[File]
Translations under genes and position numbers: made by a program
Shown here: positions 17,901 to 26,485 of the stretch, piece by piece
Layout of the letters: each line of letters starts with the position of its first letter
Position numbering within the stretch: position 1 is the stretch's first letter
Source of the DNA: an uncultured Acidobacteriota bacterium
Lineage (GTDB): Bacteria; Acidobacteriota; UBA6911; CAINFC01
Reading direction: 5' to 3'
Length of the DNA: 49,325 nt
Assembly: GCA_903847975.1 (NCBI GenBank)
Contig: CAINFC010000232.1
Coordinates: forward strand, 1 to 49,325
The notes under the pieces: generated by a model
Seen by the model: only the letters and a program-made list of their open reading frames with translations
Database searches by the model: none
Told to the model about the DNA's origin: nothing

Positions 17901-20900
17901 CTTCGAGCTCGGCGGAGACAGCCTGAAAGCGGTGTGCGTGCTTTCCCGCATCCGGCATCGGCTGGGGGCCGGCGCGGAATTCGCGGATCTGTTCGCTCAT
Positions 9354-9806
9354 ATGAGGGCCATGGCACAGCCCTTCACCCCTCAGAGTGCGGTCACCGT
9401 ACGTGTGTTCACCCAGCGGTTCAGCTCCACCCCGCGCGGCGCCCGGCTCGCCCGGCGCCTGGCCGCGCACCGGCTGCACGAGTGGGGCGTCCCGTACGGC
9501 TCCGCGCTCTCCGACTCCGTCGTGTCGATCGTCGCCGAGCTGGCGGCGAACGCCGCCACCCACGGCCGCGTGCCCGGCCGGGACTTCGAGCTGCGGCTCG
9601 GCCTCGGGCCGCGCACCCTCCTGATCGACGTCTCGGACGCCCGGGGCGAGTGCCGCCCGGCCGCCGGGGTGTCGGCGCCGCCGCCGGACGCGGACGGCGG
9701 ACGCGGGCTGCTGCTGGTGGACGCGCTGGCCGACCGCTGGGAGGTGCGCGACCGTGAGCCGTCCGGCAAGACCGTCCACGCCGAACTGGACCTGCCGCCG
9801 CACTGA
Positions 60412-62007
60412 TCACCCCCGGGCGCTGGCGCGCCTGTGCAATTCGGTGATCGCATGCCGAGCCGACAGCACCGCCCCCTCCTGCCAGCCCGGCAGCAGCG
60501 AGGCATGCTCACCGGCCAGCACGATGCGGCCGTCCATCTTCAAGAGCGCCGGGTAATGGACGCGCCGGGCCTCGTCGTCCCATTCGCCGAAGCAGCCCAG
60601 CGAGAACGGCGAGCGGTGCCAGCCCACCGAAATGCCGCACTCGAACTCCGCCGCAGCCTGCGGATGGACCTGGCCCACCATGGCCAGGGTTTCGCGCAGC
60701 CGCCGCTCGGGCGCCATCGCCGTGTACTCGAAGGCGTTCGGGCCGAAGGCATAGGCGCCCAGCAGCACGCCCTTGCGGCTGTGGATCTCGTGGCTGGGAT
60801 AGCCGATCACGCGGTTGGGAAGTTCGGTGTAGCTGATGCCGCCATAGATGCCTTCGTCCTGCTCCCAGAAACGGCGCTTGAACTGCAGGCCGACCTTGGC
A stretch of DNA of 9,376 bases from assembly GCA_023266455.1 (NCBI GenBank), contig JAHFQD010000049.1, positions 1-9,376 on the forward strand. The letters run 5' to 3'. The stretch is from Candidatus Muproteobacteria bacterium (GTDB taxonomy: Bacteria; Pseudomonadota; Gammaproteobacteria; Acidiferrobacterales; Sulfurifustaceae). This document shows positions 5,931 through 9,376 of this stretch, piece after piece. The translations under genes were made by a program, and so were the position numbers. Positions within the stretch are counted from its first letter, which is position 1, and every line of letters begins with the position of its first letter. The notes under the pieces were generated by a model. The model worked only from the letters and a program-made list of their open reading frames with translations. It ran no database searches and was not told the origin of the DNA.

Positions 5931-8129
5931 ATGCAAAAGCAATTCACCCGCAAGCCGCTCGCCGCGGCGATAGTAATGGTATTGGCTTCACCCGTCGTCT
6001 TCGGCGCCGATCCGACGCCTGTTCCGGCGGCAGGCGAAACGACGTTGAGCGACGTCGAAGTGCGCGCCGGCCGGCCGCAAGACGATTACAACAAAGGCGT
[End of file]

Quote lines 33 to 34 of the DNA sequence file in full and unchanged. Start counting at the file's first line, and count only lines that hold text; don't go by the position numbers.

5931 ATGCAAAAGCAATTCACCCGCAAGCCGCTCGCCGCGGCGATAGTAATGGTATTGGCTTCACCCGTCGTCT
6001 TCGGCGCCGATCCGACGCCTGTTCCGGCGGCAGGCGAAACGACGTTGAGCGACGTCGAAGTGCGCGCCGGCCGGCCGCAAGACGATTACAACAAAGGCGT